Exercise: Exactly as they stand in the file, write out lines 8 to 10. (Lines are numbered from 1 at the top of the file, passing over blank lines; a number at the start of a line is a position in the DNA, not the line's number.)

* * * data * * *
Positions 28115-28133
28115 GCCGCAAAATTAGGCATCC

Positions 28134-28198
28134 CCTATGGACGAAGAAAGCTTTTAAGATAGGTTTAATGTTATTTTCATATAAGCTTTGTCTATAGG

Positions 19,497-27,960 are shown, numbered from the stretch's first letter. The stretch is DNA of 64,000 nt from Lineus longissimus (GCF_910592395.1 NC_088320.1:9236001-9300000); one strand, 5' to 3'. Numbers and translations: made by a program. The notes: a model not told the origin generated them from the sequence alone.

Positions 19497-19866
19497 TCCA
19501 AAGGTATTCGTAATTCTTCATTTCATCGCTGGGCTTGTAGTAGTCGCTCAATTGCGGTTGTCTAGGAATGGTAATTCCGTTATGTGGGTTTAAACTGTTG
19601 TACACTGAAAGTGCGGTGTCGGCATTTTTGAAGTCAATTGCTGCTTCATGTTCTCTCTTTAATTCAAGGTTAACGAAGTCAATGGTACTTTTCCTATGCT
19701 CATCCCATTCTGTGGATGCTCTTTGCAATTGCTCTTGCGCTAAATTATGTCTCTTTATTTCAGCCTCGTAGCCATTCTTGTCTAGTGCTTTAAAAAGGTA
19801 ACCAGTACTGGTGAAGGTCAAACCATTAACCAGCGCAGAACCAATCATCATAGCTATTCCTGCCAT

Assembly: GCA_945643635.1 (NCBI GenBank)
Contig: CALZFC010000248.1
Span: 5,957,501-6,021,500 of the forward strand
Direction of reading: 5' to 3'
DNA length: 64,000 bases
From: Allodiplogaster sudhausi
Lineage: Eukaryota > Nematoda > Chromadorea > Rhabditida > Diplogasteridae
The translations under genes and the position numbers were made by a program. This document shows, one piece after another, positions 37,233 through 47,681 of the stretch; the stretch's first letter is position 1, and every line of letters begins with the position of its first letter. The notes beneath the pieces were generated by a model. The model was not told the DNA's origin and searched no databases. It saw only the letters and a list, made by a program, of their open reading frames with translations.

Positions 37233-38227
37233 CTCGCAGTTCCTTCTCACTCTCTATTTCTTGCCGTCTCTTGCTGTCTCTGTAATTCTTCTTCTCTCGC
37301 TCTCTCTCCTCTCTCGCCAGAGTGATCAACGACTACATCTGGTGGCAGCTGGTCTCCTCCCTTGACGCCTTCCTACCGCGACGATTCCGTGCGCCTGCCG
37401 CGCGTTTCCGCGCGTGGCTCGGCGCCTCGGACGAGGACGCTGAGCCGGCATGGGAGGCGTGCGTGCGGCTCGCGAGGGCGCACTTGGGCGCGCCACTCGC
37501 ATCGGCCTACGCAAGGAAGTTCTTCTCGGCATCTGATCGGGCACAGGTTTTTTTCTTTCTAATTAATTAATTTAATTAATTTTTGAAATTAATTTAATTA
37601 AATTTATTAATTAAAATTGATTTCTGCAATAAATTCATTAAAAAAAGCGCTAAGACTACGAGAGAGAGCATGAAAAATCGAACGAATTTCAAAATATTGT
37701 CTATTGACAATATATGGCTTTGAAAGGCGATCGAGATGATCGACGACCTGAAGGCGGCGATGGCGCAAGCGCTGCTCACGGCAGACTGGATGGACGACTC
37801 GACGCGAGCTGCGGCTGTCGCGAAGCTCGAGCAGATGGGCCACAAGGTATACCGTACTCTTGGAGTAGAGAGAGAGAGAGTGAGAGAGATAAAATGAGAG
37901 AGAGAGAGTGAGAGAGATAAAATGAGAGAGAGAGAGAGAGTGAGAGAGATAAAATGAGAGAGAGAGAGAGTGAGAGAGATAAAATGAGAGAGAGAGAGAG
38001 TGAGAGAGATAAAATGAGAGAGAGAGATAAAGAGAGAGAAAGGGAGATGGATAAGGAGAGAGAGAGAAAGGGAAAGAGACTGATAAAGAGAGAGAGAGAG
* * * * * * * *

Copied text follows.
19501 AAGGTATTCGTAATTCTTCATTTCATCGCTGGGCTTGTAGTAGTCGCTCAATTGCGGTTGTCTAGGAATGGTAATTCCGTTATGTGGGTTTAAACTGTTG
19601 TACACTGAAAGTGCGGTGTCGGCATTTTTGAAGTCAATTGCTGCTTCATGTTCTCTCTTTAATTCAAGGTTAACGAAGTCAATGGTACTTTTCCTATGCT
19701 CATCCCATTCTGTGGATGCTCTTTGCAATTGCTCTTGCGCTAAATTATGTCTCTTTATTTCAGCCTCGTAGCCATTCTTGTCTAGTGCTTTAAAAAGGTA